Integer Unit

  • DSP: Horizontal microcode

Load/store

Load/store

Address

ALU

Multiplier

risc vs dsp memory hierarchy
RISC vs. DSP: Memory Hierarchy
  • RISC

Registers

I/DCache

Physical

memory

Outof

order

TLB

TLB: Translation Lookaside Buffer

Internal

memories

I Cache

  • DSP

Registers

External

memories

DMA Controller

DMA: Direct Memory Access

ti tms320c6x vliw dsp architecture
TI TMS320C6x VLIW DSP Architecture

Simplified Architecture

Program RAM

Data RAM

or Cache

Addr

Internal Buses

DMA

Serial Port

Host Port

Boot Load

Timers

Pwr Down

Data

.D1

.D2

.M1

.M2

External

Memory

-Sync

-Async

Regs (A0-A15)

Regs (B0-B15)

.L1

.L2

.S1

.S2

Control Regs

CPU

ti tms320c6x vliw dsp architecture15
TI TMS320C6x VLIW DSP Architecture
  • One instruction cycle per clock cycle
  • Two parallel data paths with single-cycle units:
    • Data unit - 32-bit address calculations (modulo, linear)
    • Multiplier unit - 16 bit x 16 bit with 32-bit result
    • Logical unit - 40-bit (saturation) arithmetic & compares
    • Shifter unit - 32-bit integer ALU and 40-bit shifter
  • 16 32-bit general purpose registers in each path
    • 40 bits can be stored in adjacent even/odd registers
  • 32-bit addressing of 8/16/32 bit data
  • Fixed-point (C62x) and floating-point (C67x)
  • C67x computes floating-point multiply in 4 cycles
ti tms320c6x vliw dsp architecture16
TI TMS320C6x VLIW DSP Architecture
  • TMS320C6211: $21 in volume
    • 150 MHz, 300 million MACs/sec, 1200 RISC MIPS
    • on-chip: 4k x 8 bits program and 4k x 8 bits data(plus 64k x 8 bits L2 cache)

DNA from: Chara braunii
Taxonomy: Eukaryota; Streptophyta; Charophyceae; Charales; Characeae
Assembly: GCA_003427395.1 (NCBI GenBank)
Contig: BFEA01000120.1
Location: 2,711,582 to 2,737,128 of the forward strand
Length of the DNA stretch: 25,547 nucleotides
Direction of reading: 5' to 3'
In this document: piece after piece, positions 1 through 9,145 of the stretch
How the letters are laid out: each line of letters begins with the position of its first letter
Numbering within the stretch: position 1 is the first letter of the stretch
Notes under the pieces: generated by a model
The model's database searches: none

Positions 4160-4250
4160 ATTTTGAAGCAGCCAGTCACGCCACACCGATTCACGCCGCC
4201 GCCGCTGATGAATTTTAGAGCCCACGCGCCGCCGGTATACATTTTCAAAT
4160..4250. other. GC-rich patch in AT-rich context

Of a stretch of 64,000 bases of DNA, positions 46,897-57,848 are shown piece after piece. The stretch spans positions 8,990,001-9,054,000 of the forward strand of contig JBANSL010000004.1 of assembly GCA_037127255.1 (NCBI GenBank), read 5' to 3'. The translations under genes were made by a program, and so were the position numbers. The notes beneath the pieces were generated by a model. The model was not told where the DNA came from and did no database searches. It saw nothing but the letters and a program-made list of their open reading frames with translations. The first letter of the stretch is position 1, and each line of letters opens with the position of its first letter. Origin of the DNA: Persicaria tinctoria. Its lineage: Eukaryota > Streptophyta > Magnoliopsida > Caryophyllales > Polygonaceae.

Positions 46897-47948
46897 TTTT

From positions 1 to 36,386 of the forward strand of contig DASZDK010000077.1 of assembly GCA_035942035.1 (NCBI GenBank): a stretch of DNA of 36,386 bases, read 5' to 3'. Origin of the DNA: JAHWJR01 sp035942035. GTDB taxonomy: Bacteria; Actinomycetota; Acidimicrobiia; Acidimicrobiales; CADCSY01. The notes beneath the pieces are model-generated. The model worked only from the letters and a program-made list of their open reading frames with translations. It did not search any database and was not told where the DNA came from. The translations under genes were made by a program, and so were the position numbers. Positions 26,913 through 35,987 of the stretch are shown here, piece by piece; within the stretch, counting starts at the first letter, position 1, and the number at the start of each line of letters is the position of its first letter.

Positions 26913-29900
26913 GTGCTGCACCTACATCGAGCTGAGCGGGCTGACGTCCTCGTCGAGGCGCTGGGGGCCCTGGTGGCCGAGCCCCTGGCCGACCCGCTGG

• Deep pipeline
    • 7-11 stages in C62x: fetch 4, decode 2, execute 1-5
    • 7-16 stages in C67x: fetch 4, decode 2, execute 1-10
    • If a branch is in the pipeline, interrupts are disabled (the latency of a branch instruction is 5 cycles)
    • Avoid branches by using conditional execution
  • No hardware protection against pipeline hazards
    • Compiler and assembler must prevent pipeline hazards
slide17

C5x and C6x Addressing Modes

  • Immediate
    • The operand is part of the instruction
  • Register
    • The operand is specified in a register
  • Direct
    • The address of the operand is part of the instruction (added to imply memory page)
  • Indirect
    • The address of the operand is stored in a register

TMS320C5x

TMS320C6x

ADD #0FFh add .L1 -13,A1,A6

(implied) add .L1 A7,A6,A7

ADD 010h not supported

ADD * ldw .L1 *A5++[8],A1

tms320c6x vs pentium mmx
TMS320C6x vs. Pentium MMX

BDTImarks: Berkeley Design Technology Inc. DSP benchmarkresults (larger means better) http://www.bdti.com/bdtimark/results.htm

http://www.ece.utexas.edu/~bevans/courses/ee382c/lectures/processors.html

application fir filter
Application: FIR Filter

z-1

z-1

z-1

  • Each tap requires
    • Fetching one data sample